Clima Pro 2, takes that same approach, but also now gives you the ability to change the temperature. So let's say you think you have better results at 30C versus 50, you can at least change that now in 5 degree increments. So among that, we also now have variable RPM, which is probably primarily a speed of service feature. The effect of RPM on grind consistency is there. It's a little bit kind of vague and nebulous at this point, like not a lot of people really know what the difference between 900 RPM and 1,200 RPM is in the cup. There's a difference, it seems to have an effect on grind consistency, but it's not as clear as like bumping up the temperature of your extraction. So some people might fiddle with that, we imagine seeing this as more of like, well, I have a denser coffee, and it takes longer to grind, so I'm probably going to use a higher RPM just in order to keep my production speed up. Versus a less dense, you know, maybe your house espresso blend, it has a really easy time grinding and you're getting a dose out in five seconds already, you can use a lower RPM.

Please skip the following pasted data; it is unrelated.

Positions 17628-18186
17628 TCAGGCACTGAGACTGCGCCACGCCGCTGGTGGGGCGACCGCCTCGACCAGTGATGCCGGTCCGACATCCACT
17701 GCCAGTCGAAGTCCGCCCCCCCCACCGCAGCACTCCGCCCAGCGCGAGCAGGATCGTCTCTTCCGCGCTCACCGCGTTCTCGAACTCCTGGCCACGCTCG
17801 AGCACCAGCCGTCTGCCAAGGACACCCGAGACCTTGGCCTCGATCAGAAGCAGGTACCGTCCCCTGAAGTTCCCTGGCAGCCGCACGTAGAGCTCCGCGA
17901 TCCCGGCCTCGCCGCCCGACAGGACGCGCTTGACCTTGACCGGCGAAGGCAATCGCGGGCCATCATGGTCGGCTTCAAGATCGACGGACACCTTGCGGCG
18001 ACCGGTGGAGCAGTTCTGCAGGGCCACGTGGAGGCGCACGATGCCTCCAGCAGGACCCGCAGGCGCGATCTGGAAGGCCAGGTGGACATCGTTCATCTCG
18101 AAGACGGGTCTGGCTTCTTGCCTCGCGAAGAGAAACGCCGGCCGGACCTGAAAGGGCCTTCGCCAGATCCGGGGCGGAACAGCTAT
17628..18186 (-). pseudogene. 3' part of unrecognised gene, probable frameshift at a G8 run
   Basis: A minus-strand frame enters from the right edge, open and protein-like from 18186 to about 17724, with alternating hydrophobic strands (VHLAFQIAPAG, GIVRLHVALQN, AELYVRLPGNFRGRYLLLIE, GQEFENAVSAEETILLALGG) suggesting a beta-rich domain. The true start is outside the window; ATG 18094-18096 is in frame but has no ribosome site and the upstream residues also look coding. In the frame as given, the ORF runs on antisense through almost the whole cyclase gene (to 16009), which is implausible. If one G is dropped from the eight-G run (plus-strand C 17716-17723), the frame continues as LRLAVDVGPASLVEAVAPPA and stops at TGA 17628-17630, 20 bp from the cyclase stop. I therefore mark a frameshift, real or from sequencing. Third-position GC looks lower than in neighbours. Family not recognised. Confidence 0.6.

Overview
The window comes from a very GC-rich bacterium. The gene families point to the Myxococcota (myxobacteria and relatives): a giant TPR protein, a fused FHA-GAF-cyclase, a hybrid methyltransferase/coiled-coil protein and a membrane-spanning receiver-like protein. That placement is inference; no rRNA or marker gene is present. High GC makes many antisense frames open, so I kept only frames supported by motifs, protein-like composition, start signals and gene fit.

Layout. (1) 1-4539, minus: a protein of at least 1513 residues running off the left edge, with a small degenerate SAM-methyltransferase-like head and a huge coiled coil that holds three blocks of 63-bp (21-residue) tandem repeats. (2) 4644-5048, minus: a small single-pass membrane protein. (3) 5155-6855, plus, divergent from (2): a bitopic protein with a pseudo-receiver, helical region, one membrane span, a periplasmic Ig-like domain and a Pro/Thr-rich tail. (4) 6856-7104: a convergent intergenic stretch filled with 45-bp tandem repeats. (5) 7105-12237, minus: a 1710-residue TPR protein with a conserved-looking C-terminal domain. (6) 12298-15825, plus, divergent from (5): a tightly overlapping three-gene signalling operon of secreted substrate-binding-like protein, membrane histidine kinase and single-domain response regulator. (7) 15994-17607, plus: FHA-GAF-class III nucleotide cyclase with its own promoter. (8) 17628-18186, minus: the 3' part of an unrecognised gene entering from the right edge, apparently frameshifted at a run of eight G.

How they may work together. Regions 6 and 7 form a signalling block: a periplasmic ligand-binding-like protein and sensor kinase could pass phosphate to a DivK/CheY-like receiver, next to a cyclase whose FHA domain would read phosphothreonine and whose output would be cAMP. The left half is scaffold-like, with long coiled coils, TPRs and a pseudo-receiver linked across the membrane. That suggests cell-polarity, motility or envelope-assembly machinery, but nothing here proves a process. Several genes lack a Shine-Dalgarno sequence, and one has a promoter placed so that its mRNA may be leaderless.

That's kind of where we see that feature coming into play most. Now, the Mythos 2, again, I said has 85-millimeter flat steel burrs that are mounted at a 30 degree angle. And the shoot actually is basically, butted right up against the side of those burrs. So there's not a lot of retention here, there is a clump crusher that does retain a little bit. But we're talking about maybe one to two grams, which is great for a commercial espresso grinder. We have a two kilogram hopper up top, it's got a nice convenient, you know, plastic lid that can slide back and forth or just pick up easily. So you have really good easy access to filling that. Down below, we have adjustable portafilter mounts and on the gravimetric version, basically any weight difference sensed on these portafilter mounts will initiate a grind cycle. So you can basically just slide your portafilter right in, prep a shot or, you know, do some other chore real quick.